Government accused of ‘turning their back on renewables’ after saying there will be no more money for new low-carbon levies. Companies hoping to build new windfarms, solar plants and tidal lagoons, have been dealt a blow after the government said there would be no new subsidies for clean power projects until 2025 at the earliest. The Treasury said it had taken the decision to “protect” consumers, because households and businesses were facing an annual cost of about £9bn on their energy bills to pay for wind, solar and nuclear subsidies to which it had already committed. The revelation that there will be no more money for projects before 2025 could dash hopes for pioneering projects such as the proposed £1.3bn tidal lagoon in Swansea, which has a mooted launch date of 2022. In a Treasury document on carbon levies published on Wednesday, officials said: “On the basis of the current forecast, there will be no new low-carbon electricity levies until 2025.” Environmental groups criticised the Treasury move. The WWF said it was a huge disappointment, while Greenpeace claimed Wednesday’s budget was one of the least green ever. The government also announced that until 2025 it was freezing a carbon tax on dirty energy generators. Big energy firms, including SSE, have been calling for the tax, the carbon price floor, to be strengthened to encourage new investment in greener energy. Recent research by energy analysts suggested that without an increase in the tax, coal power plant owners would enjoy a last hurrah in the early 2020s before they hit a government deadline for the closure of all coal-fired stations by 2025. One expert said the decision to freeze rather than increase the tax meant the UK’s climate change target for 2030 was being put at risk.
Guardian 22nd Nov 2017 read more »
While the government received a degree of praise for its air and plastic pollution announcements, campaigners were quick to criticise its overall environmental benefit. ‘Least green budget’ “This was one of the least green budgets ever, because there will be no new money for renewables until at least 2025. This is the deat h knell for new renewable energy like tidal, wave and geothermal technology despite the huge economic opportunities they could bring,” said Mr Sauven. WWF head of energy and climate, Gareth Redmond-King, said: “This Budget shows confusion at the heart of the UK Government,” he said. Whilst support for electric vehicles and promising to tackle the scourge of single use plastics is very much to be welcomed, other measures point in the opposite direction. “Most striking is the lack of any new money for renewables until 2025 whilst giving fossil fuels an easy ride by slashing taxes for North Sea Oil and Gas. This Budget misses the mark and does not secure the future of our planet that the Chancellor sets out to do,” he added.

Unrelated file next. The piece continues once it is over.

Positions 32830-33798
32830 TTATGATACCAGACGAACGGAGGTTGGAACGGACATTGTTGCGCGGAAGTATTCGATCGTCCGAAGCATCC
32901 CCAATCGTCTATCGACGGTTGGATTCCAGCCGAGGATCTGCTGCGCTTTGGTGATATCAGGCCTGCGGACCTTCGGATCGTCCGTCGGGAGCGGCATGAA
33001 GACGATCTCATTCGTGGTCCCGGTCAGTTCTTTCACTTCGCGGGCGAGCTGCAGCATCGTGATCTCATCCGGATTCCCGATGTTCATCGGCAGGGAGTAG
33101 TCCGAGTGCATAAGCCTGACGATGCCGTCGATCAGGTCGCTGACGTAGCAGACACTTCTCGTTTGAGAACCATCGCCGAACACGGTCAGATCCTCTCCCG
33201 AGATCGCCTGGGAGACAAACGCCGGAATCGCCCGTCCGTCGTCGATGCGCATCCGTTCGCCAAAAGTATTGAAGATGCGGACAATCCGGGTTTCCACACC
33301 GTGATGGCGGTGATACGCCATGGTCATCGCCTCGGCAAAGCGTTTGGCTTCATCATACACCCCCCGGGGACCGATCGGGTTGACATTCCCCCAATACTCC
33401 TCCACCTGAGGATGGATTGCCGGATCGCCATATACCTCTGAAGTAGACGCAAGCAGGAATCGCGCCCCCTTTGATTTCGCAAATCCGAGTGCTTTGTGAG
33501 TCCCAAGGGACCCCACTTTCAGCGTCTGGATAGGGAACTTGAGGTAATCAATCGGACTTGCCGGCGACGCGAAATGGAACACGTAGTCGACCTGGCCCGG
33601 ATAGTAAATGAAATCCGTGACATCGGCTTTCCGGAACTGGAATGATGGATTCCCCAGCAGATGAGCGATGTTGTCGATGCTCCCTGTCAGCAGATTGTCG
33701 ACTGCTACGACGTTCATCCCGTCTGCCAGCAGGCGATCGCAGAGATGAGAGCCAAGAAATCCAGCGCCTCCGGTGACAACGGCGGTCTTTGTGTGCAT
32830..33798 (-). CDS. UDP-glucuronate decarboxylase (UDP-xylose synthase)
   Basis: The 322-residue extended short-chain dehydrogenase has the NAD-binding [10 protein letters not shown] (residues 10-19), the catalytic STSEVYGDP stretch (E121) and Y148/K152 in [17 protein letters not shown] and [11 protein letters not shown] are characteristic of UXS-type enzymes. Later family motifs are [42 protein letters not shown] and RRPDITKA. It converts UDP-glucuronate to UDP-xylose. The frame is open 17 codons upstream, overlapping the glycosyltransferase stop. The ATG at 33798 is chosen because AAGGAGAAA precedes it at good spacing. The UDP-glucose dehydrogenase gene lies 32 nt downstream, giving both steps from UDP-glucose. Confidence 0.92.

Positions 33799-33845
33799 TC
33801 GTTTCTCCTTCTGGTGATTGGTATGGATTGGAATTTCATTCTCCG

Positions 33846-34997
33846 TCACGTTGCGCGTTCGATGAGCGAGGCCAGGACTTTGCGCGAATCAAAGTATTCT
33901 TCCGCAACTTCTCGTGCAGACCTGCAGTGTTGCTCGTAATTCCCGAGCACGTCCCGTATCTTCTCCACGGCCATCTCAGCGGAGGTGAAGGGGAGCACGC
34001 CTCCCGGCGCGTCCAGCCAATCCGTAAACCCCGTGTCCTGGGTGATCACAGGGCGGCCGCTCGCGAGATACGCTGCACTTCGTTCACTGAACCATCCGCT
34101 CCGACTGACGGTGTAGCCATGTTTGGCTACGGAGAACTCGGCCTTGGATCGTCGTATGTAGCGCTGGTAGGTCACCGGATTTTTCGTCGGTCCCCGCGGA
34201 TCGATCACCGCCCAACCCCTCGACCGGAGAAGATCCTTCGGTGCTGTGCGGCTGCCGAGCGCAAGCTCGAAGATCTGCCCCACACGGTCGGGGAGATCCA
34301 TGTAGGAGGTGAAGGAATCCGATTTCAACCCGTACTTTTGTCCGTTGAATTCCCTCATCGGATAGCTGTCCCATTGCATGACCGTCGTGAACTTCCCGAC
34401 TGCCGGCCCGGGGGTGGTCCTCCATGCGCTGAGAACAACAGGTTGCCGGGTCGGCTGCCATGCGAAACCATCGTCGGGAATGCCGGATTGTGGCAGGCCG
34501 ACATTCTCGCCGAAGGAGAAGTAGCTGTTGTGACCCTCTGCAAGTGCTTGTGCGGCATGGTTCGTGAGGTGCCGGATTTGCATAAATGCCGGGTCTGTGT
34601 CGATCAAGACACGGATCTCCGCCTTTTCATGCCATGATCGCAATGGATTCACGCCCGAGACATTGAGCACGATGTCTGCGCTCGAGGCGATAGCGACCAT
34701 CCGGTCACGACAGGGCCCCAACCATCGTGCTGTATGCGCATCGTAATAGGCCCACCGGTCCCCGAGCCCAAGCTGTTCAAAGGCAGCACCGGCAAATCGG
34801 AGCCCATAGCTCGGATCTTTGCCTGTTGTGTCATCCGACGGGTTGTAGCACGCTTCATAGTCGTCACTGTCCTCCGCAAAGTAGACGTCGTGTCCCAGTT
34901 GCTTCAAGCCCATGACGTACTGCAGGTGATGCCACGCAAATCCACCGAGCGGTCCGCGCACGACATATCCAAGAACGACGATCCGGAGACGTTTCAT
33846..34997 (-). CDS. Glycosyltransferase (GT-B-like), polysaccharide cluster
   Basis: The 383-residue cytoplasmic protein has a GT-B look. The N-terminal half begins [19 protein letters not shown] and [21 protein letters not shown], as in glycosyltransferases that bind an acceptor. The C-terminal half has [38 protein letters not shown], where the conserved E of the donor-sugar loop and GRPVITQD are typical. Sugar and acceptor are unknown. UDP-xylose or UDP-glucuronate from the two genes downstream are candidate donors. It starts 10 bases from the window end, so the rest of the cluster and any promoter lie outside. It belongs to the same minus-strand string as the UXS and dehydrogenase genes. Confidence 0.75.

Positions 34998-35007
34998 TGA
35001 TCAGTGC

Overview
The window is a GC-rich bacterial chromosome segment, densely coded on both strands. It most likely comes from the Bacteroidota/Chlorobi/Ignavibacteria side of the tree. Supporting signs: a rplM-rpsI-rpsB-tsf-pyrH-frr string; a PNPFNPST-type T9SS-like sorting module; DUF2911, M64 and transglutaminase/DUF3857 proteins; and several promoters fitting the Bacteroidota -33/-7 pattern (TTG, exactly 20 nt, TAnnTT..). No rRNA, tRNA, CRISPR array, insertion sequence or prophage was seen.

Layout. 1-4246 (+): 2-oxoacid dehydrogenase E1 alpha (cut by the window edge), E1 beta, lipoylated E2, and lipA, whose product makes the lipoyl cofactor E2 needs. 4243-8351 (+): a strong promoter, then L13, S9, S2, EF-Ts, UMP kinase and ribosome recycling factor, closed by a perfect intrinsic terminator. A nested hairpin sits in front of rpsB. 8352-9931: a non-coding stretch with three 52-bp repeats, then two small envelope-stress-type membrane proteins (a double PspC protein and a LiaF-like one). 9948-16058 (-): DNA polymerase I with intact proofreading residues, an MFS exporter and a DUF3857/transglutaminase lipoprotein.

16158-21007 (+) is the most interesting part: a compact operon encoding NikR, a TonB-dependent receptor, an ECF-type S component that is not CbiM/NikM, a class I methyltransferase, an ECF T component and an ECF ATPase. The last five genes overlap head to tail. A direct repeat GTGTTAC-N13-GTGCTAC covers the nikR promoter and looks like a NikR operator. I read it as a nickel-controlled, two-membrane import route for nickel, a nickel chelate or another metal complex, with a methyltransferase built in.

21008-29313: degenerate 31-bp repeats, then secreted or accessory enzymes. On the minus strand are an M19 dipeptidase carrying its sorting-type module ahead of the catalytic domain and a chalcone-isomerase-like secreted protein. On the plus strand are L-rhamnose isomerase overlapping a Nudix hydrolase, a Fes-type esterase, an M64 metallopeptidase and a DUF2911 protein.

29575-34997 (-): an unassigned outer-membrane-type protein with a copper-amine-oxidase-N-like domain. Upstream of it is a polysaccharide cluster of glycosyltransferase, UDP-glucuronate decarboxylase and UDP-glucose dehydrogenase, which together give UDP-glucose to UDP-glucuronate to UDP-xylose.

The i Newspaper 22nd Nov 2017 read more »
Britain’s renewable energy industry expressed “deep concern” on Wednesday over a document published alongside the Budget that suggested there will be no new subsidies for low-carbon electricity generation for another eight years. The UK Treasury published a new framework designed to limit the “green taxes”, or levies, that are added to consumer energy bills and pay for subsidy schemes that support low-carbon electricity generation, such as wind farms and solar. The document said there should be no new low-carbon electricity levies “until the burden of such costs is falling”. According to the government’s forecasts, the burden is not expected to decrease until 2025. Under the framework, existing contracts will still stand and a £557m pot of funding announced last month to support “less established” renewable technologies, including offshore wind, will be honoured. But supporters of green energy suggested the announcement could stymie the development of other emerging technologies while solar and onshore wind projects would have to be funded in the near-term without any burden to the public purse.
FT 22nd Nov 2017 read more »
Philip Hammond, the UK’s chancellor, has delivered his second budget this year in a speech to parliament high on post-Brexit optimism and green rhetoric. Carbon Brief looks at the climate and energy announcements.
Carbon Brief 22nd Nov 2017 read more »
The aspirations of the Clean Growth Strategy have been praised as a “step in the right direction” by green economy experts, but concerns have been raised that the Government’s willingness to rely on banking and borrowing from carbon budgets could put the goals of the Paris Agreement at risk. The BEIS Committee called on the Committee on Climate Change’s (CCC) chair of the adaptation sub-committee Baroness Brown to provide her thoughts on the strategy. Although the CCC won’t publish a detailed response to the strategy until January 2018, Baroness Brown noted that the plan suffered from a lack of clarity. “I welcome the positive tone of the Clean Growth Strategy and it is a step in the right direction,” Baroness Brown said. “It’s good to see climate change addressed in a way of economic growth. It still needs quite a lot of clarification and firming up. “There a quite a lot of aspirations in some areas that are not yet policy and there are a number of times where it says things will be done where ‘practicable, cost-effective and affordable’. It’s difficult to say how much of this is actually going to happen.”
Edie 22nd Nov 2017 read more »